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J Oral Maxillofac Surg. 2002 May;60(5):506-11; discussion 512-3.

Temporomandibular joint "open lock" versus condylar dislocation: signs and symptoms, imaging, treatment, and pathogenesis.

Author information

1
Department of Oral and Maxillofacial Surgery, The Hebrew University-Hadassah School of Dental Medicine, Jerusalem, Israel. Dorrit@cc.huji.ac.il

Abstract

PURPOSE:

In the temporomandibular joint (TMJ) "open-lock" condition the condyle is entrapped in front of the lagging disc and cannot slide back under the fossa. The aim of this retrospective study was to describe the signs and symptoms and imaging of TMJ "open lock" versus condylar dislocation and clarify its pathogenesis. The study stresses the efficacy of arthrocentesis in restoring the functional capacity of the joint, while obviating the need for surgical intervention.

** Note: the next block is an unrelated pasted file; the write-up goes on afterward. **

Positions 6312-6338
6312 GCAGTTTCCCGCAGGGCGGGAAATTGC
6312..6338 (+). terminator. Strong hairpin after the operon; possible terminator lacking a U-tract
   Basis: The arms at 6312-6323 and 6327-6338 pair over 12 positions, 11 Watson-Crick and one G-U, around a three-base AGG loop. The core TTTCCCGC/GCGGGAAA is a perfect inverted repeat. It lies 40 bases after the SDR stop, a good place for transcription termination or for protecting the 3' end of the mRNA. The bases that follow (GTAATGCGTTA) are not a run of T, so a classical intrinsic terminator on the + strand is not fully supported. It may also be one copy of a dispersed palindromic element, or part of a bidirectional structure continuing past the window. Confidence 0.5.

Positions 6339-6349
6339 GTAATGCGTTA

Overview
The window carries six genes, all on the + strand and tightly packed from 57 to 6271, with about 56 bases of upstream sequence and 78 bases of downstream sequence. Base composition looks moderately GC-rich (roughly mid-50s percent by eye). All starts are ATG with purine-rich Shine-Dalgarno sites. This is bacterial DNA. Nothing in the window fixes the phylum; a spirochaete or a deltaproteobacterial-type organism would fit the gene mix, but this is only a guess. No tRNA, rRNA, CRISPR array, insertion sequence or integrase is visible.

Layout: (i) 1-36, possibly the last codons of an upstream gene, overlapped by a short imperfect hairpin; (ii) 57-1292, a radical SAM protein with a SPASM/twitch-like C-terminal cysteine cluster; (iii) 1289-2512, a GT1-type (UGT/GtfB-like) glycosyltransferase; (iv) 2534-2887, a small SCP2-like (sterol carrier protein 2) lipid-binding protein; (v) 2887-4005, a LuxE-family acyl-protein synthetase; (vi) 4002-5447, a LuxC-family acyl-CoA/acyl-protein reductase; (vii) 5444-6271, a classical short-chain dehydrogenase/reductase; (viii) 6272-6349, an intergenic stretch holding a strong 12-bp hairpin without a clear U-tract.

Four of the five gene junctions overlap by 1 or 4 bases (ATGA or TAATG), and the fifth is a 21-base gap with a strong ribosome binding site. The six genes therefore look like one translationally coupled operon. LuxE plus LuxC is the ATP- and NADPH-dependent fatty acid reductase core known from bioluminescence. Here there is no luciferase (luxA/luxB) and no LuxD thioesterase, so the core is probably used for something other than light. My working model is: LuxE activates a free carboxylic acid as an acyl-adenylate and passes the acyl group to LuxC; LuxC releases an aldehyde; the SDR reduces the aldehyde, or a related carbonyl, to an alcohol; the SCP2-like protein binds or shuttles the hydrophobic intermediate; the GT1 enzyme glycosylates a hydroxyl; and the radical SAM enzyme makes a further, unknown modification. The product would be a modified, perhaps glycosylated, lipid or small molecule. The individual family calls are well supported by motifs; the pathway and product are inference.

PATIENTS AND METHODS:

The study included 5 patients (3 females and 2 males; ages ranging from 11 to 26 years) presenting 6 open-lock joints that did not respond to conservative treatment. The TMJs postarthrocentesis status in 5 joints (follow-up period, 6 to 32 months) was determined by patient self-assessment and clinical examination.

RESULTS:

Five TMJs had recurrent open lock and were treated by arthrocentesis. They reacted favorably to the treatment and the open-lock events were eliminated. The first case was apparently misdiagnosed as condylar dislocation, and unnecessary surgical intervention was performed.

CONCLUSIONS:

Arthrocentesis is a safe and rapid procedure that prevents recurrence of open-lock conditions. This disorder should be distinguished from recurrent condylar dislocation, which requires surgical intervention.

PMID:
11988925
DOI:
10.1053/joms.2002.31846
[Indexed for MEDLINE]

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